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Spartacus Educational Classroom Activity
Anne Askew - Burnt at the Stake
Anne Askew received a good education from home tutors. When she was fifteen her family
forced her to marry Thomas Kyme. Anne rebelled against her husband by refusing to adopt
his surname. The couple also argued about religion. Anne was a supporter of Martin Luther,
while her husband was a Catholic.
In 1544 Askew decided to travel to London to meet Henry VIII and request a divorce from
her husband. This was denied and documents show that a spy was assigned to keep a close
watch on her behaviour. She made contact with Joan Bocher, a leading figure in
the Anabaptists.
In March 1545 Askew was arrested on suspicion of heresy. She was questioned about a
book she was carrying that had been written by John Frith, a Protestant priest who had been
burnt for heresy in 1533, for claiming that neither purgatory nor transubstantiation could be
proven by Holy Scriptures. She was interviewed by Edmund Bonner, the Bishop of London.
After a great deal of debate Askew recanted and was released and sent back to her
husband. However, when she arrived back to Lincolnshire she went to live with her brother,
Sir Francis Askew.
In May 1546 Henry gave permission for twenty-three people suspected of heresy to be
arrested. This included Anne Askew. Stephen Gardiner selected Askew because he
believed she was associated with Henry's sixth wife, Catherine Parr. Catherine also
criticised legislation that had been passed in May 1543 that had declared that the "lower
sort" did not benefit from studying the Bible in English. The Act for the Advancement of the
True Religion stated that "no women nor artificers, journeymen, serving men of the degree of
yeomen or under husbandmen nor labourers" could in future read the Bible "privately or
openly". Later, a clause was added that did allow any noble or gentlewoman to read the
Bible, this activity must take place "to themselves alone and not to others". Catherine
ignored this "by holding study among her ladies for the scriptures and listening to sermons of
an evangelical nature".
After being tortured on the rack by Lord Chancellor Thomas Wriothesley and his
assistant, Richard Rich, she was burnt on the stake at Smithfield on 16th July 1546.
Primary Sources
(Source 1) Anne Askew by Hans Eworth (1560)
(Source 2) Jasper Ridley, Henry VIII (1984)
Anne Askew, this brave, cool, and very intelligent young gentlewoman... the daughter of Sir
William Askew of Lincolnshire, had married Master Kyme, a Lincolnshire gentleman; but he
had strongly objected to the Protestant doctrines which she advocated, and turned her out of
his house. She came to London, and distributed illegal Protestant books. She had contacts
at court with some of the most eminent ladies there - some said with the Queen herself. In
March 1545 she was arrested, and examined by Bonner; but he was impressed by her
intelligence and good manners, and he and other officials made it easy for her to recant.
(Source 3) Antonia Fraser, The Six Wives of Henry VIII (1992)
Anne Askew was a young woman in her early twenties, of strongly reformist views - with a
love of biblical.. Undeniably she had many connections to the court. Anne Askew's sister
was married to her steward of the late Duke of Suffolk; her brother Edward had a post in the
King's household. She had been briefly married in her native Lincolnshire and borne
children, but had come to London after her husband apparently expelled her for crossing
swords with local priests. (One of the accusations against her was that she had abandoned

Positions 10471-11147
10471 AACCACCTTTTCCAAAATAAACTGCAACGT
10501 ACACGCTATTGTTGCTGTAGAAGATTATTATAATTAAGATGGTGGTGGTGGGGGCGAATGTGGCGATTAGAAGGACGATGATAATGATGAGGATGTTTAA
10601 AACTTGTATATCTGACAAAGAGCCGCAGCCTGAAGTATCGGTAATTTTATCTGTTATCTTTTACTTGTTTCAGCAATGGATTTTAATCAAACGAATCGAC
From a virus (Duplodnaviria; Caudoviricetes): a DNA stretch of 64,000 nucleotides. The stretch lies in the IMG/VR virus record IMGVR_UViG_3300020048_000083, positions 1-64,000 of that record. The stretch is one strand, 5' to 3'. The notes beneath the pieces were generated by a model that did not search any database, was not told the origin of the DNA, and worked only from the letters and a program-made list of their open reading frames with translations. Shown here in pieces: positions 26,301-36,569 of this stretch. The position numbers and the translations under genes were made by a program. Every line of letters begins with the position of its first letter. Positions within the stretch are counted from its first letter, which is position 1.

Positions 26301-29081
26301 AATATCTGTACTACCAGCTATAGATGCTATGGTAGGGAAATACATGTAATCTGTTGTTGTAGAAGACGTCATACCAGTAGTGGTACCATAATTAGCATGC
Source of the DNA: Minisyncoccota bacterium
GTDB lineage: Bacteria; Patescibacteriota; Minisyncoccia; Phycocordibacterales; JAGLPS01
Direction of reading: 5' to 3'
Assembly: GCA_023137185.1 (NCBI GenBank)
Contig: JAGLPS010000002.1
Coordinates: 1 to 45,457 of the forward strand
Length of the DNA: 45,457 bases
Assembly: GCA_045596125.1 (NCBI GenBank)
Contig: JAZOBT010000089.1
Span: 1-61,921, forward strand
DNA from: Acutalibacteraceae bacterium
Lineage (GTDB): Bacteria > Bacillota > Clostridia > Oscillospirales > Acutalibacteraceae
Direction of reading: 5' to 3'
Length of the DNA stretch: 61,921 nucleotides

her married name - Kyme - for her maiden name of Askew.)
(Source 4) Alison Plowden, Tudor Women (2002)
Bishop Gardiner and his ally on the Council, the Lord Chancellor Thomas Wriothesley,
planned to attack the Queen Catherine Parr through her ladies and believed they possessed
a valuable weapon in the person of Anne Kyme, better known by her maiden name of Anne
Askew, a notorious heretic already convicted and condemned. Anne, a truculent and
argumentative young woman who came from a well-known Lincolnshire family, had left her
husband and come to London to seek a divorce. Quoting fluently from the Scriptures, she
claimed that her marriage was to longer valid in the sight of God, for had not St Paul written:
"If a faithful woman have an unbelieving husband, which will not tarry with her she may leave
him"? (Thomas Kyme was an old-fashioned Catholic who objected strongly to his wife's
Bible-punching propensities.)
(Source 5) Alison Weir, The Six Wives of Henry VIII (2007)
Lord Chancellor Wriothesley was in charge of the interrogation, and he saw this chance as
another to incriminate the Queen. When Anne Askew proved obdurate, he ordered her to be
put on the rack, and, with Sir Richard Rich, personally conducted the examination. Anne
Askew later dictated an account of the proceedings, in which she testified to being
questioned as to whether she knew anything about the beliefs of the ladies of the Queen's
household. She replied that she knew nothing. It was put to her that she had received gifts
from these ladies, but she denied it. For her obstinacy, she was racked for a long time, but
bravely refused to cry out, and when she swooned with the pain, the Lord Chancellor himself
brought her round, and with his own hands turned the wheels of the machine, Rich assisting.
Afterwards, Anne's broken body was laid on the bare floor, and Wriothesley sat there for two
hours longer, questioning her about her heresy and her suspected involvement with the royal
household. All in vain. Anne refused to deny her Protestant faith, and would not or could not
implicate anyone near the Queen.
(Source 6) Heretic being tortured on the rack in the Tower of London.
(Source 7) Anne Askew, produced an account of her torture in the Tower of
London and it was then smuggled out to her friends. (29th June, 1546)
Then they did put me on the rack, because I confessed no ladies or gentlemen, to be of my
opinion... the Lord Chancellor and Master Rich took pains to rack me with their own hands,
till I was nearly dead. I fainted... and then they recovered me again. After that I sat two long
hours arguing with the Lord Chancellor, upon the bare floor... With many flattering words, he